INF530 Assessment 8 Part B Critical Reflection

Studying digital-age concepts and practices with immersive engagement in multimodal environments and new information ecosystems has remodelled, rebuilt and remediated my personal, professional perspectives of being a 21st Century educator.


This unit has challenged with engagement in conversations and relationships across multiple platforms including Twitter,

Twitter @LisaCHampshire

Twitter @LisaCHampshire

Facebook, Diigo, Interact 2, Adobe Connect, discussion boards, chat rooms, email, Youtube and Trove. I have rehashed, sampled, mashed-up, tweeted, retweeted, annotated, commented on, shared, and distilled.

That's either quite a woman or quite a piano! image: Trove

That’s either quite a woman or quite a piano! image: Trove

These are the tools of the new ecology and studying them allows a much greater understanding of the affordances of the landscape and how to effectively apply them in pedagogy and practice.


Learning about linked data; the idea that ivory towers of data stored and kept separately no longer serve humanity’s best interest (Tim Berners-lee talks about it in  this TED address)  powerfully informed my own mindmap of where data is and how it might form into a more cohesive, useable, touchable ‘thing’.  Viewing the dead sea scrolls via the digital preservation project, seeing a Guttenberg Bible, exploring the World Digital Library and contributing to Trove allowed me to think on what it is to have access to so much information and how access alone does not translate to information fluency.


Accepting traditional media networks no longer hold the keys to the transmission of information means understanding journalists are no longer able to operate a network of information where they control the outcomes. This effectively makes journalistic skills a requirement of active citizenship, so educating in this area means flipping the old understandings of networked society.  This is the professional practice concept I synthesized into the multimodal work, This Connected World.


The potential for digital networks making journalists irrelevant is voraciously debated in the field.  In my critique of Thomas E. Patterson’s Informing the News,(Patterson, 2013) I concluded the community still needs skillful transliterate journalists to make information meaningful. Educating journalists requires a whole new ecology of communication practice where they are part of the wider, information society where wealth is measured by “intangible, information-based goods”.(Bawden & Robinson, 2012)  Understanding how journalists and communicators utilize the affordances of the web informs my ongoing teaching practice with a much greater focus on maintaining a discursive, digital presence and a far less fearful attitude to connected learning led by enquiry, facilitation, self-direction, knowledge construction, multi-tasking and problem solving. (Cronin, 2010, p. 162) According to Ravenscroft (2011) the richness of any ongoing dialogue in this connectivist world is intrinsically related to new digital practices.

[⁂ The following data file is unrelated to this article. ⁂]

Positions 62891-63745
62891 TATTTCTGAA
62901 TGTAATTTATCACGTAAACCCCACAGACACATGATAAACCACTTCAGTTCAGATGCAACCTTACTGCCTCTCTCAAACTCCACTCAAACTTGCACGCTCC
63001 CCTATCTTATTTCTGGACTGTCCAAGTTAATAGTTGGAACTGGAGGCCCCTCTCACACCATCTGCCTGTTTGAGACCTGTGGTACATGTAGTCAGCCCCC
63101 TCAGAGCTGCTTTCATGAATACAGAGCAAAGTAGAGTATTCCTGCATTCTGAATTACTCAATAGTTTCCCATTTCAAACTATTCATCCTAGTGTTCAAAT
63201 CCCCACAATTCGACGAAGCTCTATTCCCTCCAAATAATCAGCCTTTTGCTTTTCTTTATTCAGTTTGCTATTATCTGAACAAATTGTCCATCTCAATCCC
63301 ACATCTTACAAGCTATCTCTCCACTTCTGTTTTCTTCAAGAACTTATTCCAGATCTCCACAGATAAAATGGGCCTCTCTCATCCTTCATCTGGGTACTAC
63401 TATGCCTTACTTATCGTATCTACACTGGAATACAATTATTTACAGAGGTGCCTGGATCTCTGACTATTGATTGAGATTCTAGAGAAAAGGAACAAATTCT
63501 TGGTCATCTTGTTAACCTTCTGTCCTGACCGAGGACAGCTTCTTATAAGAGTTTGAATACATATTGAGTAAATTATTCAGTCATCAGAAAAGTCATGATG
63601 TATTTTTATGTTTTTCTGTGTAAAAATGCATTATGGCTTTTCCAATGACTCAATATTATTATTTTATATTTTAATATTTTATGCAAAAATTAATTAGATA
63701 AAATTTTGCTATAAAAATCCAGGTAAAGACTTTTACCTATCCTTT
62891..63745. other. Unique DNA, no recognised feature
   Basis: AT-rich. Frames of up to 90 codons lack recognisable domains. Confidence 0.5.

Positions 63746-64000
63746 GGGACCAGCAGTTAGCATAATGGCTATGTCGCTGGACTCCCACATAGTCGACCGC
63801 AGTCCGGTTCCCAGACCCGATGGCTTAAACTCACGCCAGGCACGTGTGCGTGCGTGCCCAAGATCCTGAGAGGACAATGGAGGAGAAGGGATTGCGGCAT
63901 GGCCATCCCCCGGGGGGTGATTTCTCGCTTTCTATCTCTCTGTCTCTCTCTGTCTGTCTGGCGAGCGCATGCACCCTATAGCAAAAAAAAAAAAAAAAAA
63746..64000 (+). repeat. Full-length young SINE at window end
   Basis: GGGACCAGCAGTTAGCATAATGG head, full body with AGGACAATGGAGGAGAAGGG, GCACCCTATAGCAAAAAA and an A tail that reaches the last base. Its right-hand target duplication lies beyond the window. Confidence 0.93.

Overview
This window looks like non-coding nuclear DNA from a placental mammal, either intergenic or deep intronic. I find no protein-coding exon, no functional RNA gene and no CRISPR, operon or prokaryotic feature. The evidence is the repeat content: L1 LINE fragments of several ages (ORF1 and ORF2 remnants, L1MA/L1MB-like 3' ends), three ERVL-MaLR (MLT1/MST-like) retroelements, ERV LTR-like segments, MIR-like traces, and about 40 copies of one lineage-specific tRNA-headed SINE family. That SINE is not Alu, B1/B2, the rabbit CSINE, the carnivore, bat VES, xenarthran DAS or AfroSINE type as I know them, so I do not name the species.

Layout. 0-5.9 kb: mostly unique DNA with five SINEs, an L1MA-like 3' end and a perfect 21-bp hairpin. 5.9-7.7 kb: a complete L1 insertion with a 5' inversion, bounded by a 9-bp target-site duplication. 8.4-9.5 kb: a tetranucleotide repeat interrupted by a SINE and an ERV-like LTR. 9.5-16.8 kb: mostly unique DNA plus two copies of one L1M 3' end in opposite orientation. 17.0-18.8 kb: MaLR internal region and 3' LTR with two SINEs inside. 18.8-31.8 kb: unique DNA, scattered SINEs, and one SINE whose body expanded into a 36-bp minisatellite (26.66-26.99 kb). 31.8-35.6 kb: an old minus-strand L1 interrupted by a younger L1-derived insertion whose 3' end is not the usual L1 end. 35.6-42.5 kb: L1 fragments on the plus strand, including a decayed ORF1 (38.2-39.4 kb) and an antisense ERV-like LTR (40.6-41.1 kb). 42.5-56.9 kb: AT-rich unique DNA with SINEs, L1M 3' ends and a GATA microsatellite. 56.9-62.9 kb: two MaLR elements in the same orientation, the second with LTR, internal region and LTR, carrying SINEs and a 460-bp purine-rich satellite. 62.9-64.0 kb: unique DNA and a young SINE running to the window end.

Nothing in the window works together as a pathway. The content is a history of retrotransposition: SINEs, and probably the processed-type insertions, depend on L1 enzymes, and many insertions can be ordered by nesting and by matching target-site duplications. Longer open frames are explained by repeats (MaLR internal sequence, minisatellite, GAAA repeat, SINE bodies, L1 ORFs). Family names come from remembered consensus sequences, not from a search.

I’ve pondered the differences between teaching content and teaching thought and recognize the importance of an interpretive pedagogy integrating time for interpretation, creation and critical assessment, helping “teachers and students critique and deconstruct dualistic thinking”(Ironside, 2004).  Courses that reinforce rote learning, Ironside (2004)adds, stop students attaining higher-order thinking.


Studying information flow and taxonomies of learning has also finely tuned how I unpack and present information, in the same vein as Starkey (2011, p. 19) notes the focus on education has changed from teaching prescribed knowledge to learning , creating new information and critical thinking, through connections. Conole’s (2013) map of Web 2.0 tools illustrates how the web makes flexible learning pathways possible and that it is up to educators to apply the right processes for best practice outcomes.




Akcaoglu, M., & Lee, E. (2016). Increasing social presence in online learning through small group discussions. The International Review of Research in Open and Distributed Learning, 17(3). doi:

Bawden, D., & Robinson, L. (2012). Introduction to information science. London: Facet Publishing.

Conole, G. (2013). Designing for learning in an open world

Cronin, J. G. R. (2010). Too much information: Why facilitate information and media literacy? Journal of Humanities & Arts Computing: A Journal of Digital Humanities, 4(1/2), 151-165. doi:10.3366/ijhac.2011.0014

Ironside, P. M. (2004). “Covering content” and teaching thinking: Deconstructing the additive curriculum. Journal of Nursing Education, 43(1), 5-12. doi:10.3928/01484834-20040101-02

Patterson, T. E. (2013). Informing the news : the need for knowledge-based journalism. New York: Vintage Books.

Ravenscroft, A. (2011). Dialogue and connectivism: A new approach to understanding and promoting dialogue-rich networked learning. International Review of Research in Open & Distance Learning, 12(3). doi:

Starkey, L. (2011). Evaluating learning in the 21st century: a digital age learning matrix. Technology, Pedagogy and Education, 20(1), 19-39. doi:10.1080/1475939X.2011.554021

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